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Burkina Faso

UNICEF and partners support disability rights for children and families in Burkina Faso

© UNICEF Burkina Faso/2011/Tarpilga
Asseta Djatin, seated on a hand-pedalled tricycle, prepares to try out a new motorbike donated by UNICEF through its partner, FEBAH, in Ouagadougou, Burkina Faso.

OUAGADOUGOU, Burkina Faso, 6 September 2011 – Asseta Djatin, now 32, was born here in Burkina Faso’s capital. She was a happy and healthy child until she fell ill at the age of six.

“I can remember one day lying on my back and not being able to get up in the morning,” she recalls. “I called out to my mother, who came to help me.”

Ms. Djatin’s parents did not understand the cause of her illness. They began to give their daughter traditional medicine in an attempt to cure her affliction. When there was no improvement, they took her to a clinic, where she was diagnosed with polio. The disease had led to irreparable paralysis in both of her legs.

“When I was younger, I used to see my older brothers and sisters leave the house to play,” says Ms. Djatin. “I used to pray to God to give me new legs so I could run and play with children of my neighbourhood, and attend school like them. It made me feel sad and frustrated.”

‘It makes us proud’

When Ms. Djatin was 12, a family friend informed her mother about the Wempanga vocational training centre for people with disabilities, and suggested that the girl be enrolled. With the help of a neighbour who also had a serious disability, she was taken to the centre every day on the back of his hand-pedalled tricycle.

“The training centre was the first time I was able to leave my house for learning,” says Ms. Djatin. One of the first things she learned at the centre was how to weave traditional Burkina Faso cloth.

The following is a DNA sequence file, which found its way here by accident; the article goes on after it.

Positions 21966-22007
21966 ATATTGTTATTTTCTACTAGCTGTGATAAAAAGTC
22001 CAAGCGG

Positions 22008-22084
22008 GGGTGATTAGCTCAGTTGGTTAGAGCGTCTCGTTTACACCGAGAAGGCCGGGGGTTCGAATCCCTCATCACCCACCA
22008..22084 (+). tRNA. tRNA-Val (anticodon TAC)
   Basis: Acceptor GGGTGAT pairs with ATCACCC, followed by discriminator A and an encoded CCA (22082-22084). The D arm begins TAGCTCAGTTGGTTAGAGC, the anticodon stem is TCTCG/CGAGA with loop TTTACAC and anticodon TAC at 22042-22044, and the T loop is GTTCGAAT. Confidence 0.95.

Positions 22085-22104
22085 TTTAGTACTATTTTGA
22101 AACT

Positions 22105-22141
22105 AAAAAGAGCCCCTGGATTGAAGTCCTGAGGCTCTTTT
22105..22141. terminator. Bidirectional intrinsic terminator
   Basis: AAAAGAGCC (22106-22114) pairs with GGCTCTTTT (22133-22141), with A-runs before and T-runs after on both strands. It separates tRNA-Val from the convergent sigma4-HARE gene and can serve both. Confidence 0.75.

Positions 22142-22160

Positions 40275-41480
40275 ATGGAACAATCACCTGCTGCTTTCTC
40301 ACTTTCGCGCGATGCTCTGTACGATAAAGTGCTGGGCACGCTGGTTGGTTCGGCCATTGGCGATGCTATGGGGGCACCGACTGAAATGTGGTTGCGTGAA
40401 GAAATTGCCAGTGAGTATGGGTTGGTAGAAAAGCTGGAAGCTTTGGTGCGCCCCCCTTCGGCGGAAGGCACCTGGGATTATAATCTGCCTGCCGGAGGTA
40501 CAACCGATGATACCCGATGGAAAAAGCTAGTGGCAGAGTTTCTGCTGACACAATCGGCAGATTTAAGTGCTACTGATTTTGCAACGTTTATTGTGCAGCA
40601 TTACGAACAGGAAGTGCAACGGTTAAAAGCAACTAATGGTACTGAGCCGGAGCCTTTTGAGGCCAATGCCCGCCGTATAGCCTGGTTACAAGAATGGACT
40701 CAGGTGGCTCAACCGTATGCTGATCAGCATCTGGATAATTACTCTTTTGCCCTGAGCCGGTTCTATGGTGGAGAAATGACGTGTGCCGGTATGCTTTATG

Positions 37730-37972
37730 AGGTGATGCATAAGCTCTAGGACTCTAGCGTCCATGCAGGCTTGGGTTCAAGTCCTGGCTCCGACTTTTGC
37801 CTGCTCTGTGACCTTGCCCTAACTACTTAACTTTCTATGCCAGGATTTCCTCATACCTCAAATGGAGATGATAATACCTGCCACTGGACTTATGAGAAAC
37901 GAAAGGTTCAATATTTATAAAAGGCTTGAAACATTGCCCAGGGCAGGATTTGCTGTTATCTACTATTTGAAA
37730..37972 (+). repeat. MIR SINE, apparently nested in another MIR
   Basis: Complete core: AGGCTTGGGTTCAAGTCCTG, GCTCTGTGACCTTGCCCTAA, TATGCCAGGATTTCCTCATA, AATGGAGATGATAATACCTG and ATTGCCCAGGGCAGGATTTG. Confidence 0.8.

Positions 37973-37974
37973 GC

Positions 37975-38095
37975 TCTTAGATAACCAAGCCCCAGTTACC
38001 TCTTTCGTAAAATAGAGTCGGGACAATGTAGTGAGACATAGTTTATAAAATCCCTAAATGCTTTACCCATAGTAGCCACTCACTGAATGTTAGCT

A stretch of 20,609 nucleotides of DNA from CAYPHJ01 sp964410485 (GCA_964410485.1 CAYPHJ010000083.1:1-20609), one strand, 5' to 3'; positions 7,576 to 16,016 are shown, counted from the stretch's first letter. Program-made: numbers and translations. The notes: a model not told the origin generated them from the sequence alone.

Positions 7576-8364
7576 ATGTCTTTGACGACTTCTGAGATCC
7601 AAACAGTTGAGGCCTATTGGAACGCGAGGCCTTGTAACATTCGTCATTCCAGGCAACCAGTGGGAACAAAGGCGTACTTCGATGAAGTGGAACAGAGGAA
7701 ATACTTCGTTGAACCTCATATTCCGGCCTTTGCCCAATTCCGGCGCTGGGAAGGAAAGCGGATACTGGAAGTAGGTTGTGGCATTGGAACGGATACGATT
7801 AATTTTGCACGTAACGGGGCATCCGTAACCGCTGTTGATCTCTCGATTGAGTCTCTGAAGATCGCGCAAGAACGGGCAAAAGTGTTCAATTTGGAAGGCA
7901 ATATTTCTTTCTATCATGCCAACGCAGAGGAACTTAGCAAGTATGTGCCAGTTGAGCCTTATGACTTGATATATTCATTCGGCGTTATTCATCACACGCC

The Wempanga centre was established for people of all ages and both sexes who live with a disability. Staff at the centre help clients learn life skills and trades that can allow them to become more autonomous.

“People look at us like a burden or annoying, since there are a lot of things we cannot do by ourselves,” says Ms. Djatin. “But when we can put some money together … it makes us proud.”

© UNICEF Burkina Faso/2011/Tarpilga
Motorbikes donated by UNICEF to help people living with disabilities in Burkina Faso become more autonomous.

Disability rights

With what she learned at the Wempanga centre, Ms. Djatin decided to begin taking orders of clothing from people in her community. In time she made a profit, enabling her to contribute to her parents’ income and to cover her own needs.

“With the money I saved, I was able to buy my own hand-pedalled tricycle,” she says proudly.

Today, Ms. Djatin is one of the beneficiaries of a UNICEF donation of equipment for people living with disabilities. The donation was made through FEBAH, a national disability-rights federation that has been a UNICEF partner since 2008. FEBAH comprises a number of associations of adults living with disabilities, and parents caring for disabled children.

“In line with the Convention on the Rights of the Child, which states in its principles that every child should be given the chance to live and grow in dignity, this donation is intended to help families with a child or a parent with disability,” says UNICEF Deputy Representative in Burkina Faso Sylvana Nzirorera.

Support for the most vulnerable

The donated equipment includes two buses, a 4x4 vehicle, 20 motorbikes, 125 tricycles and some 550 kitchen utensil kits. The buses will assist families with daily transportation of more than 2,300 children with disabilities to their day care centres.

As part of UNICEF’s goal of reaching and supporting the most vulnerable women and children, Ms. Djatin has received a specially adapted motorbike, cooking gas, cooking pots and kitchen utensils. The motorbike will enable her to continue her education at evening classes that make up for her missing out on school as a child.

“I am pleased to see the brightness of the faces of those people who have received the equipment,” says Ms. Nzirorera. “This donation will make a difference in the lives of many vulnerable families.”

Sylvana Nzirorera and Priscilla Ofori-Amanfo contributed to this story.



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